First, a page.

The Property Casualty Insurers Association of America (PCI) is urging the Mississippi Supreme Court to reverse a lower court decision that mandates insurance companies provide coverage for punitive damages in automobile insurance policies.
In the case of Shelter Insurance Cos. v. George Dale, the Department of Insurance prohibited Shelter Insurance Cos. from excluding coverage for punitive damages in the liability portion of automobile policies based on an opinion issued by the state attorney general. The department’s action was challenged and the Chancery Court of Hinds County ruled against Shelter.
“This is an important case because the Supreme Court’s decision will not only affect Mississippi law and insurers in this state, but will have an effect on how the issue of insuring punitive damages is discussed around the country,” said Robert Hurns, legislative database manager and counsel for PCI. “The attorney general’s opinion and the lower court ruling are out of the mainstream and contrary to Mississippi case law. If the ruling is not reversed, Mississippi will be the only state mandating coverage of punitive damage awards against liable drivers.”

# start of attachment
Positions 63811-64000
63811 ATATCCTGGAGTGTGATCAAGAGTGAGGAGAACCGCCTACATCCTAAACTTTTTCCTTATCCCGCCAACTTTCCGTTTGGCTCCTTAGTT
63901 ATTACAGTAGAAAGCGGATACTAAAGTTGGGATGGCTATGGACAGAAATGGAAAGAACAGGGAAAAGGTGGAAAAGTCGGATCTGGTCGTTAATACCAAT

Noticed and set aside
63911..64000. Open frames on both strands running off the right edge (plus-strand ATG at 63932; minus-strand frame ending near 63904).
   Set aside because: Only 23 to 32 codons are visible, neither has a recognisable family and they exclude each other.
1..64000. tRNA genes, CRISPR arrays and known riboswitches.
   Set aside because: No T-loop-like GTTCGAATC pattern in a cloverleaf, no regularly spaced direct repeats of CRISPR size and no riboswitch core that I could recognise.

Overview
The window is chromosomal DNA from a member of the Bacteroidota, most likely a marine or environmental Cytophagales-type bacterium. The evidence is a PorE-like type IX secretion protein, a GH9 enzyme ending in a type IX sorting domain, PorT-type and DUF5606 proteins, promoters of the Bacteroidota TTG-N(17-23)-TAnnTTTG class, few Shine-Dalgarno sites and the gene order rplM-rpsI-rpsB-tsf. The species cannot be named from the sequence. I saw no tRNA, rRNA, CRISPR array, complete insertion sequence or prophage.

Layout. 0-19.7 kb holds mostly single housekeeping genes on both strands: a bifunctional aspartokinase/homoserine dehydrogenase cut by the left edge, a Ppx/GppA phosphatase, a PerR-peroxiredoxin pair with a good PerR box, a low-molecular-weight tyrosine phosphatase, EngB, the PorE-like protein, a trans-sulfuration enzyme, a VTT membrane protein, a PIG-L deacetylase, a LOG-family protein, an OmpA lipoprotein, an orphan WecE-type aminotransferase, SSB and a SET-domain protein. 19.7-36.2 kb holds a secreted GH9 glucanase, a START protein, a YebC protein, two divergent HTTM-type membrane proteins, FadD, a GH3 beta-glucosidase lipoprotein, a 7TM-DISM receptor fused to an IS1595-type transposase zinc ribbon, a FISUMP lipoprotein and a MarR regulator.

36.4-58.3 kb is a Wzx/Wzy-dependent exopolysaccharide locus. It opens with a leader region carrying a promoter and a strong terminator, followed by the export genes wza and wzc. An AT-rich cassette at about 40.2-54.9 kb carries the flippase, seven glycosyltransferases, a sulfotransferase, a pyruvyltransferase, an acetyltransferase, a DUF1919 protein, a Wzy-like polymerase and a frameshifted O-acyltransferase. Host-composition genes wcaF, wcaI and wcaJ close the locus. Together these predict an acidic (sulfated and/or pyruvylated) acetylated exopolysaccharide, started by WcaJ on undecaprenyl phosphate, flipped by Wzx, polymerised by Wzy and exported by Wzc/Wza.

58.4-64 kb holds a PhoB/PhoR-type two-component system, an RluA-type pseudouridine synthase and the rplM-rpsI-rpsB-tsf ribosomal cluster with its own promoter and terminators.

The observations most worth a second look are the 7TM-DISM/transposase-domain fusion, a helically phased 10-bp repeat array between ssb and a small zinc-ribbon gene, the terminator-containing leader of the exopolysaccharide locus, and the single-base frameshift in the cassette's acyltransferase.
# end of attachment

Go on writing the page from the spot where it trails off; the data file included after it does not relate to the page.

Around the country 30 other states provide insurers with the option to cover or exclude punitive damages, while 15 states, including the District of Columbia, have ruled that punitive damages can not be covered by insurance.
“The issue of coverage for punitive damages should be based on the specific terms of the insurance policy. By allowing insurance companies the choice to offer or exclude punitive damage coverage, consumers are also provided the options regarding coverage and how much they want to pay for insurance. The insurance policy is a contract and the two parties involved should be free to make these decisions. By making punitive damage coverage mandatory, the Chancery Court has infringed on the insurer and the consumer’s freedom to establish the terms of a contract,” said Hurns.
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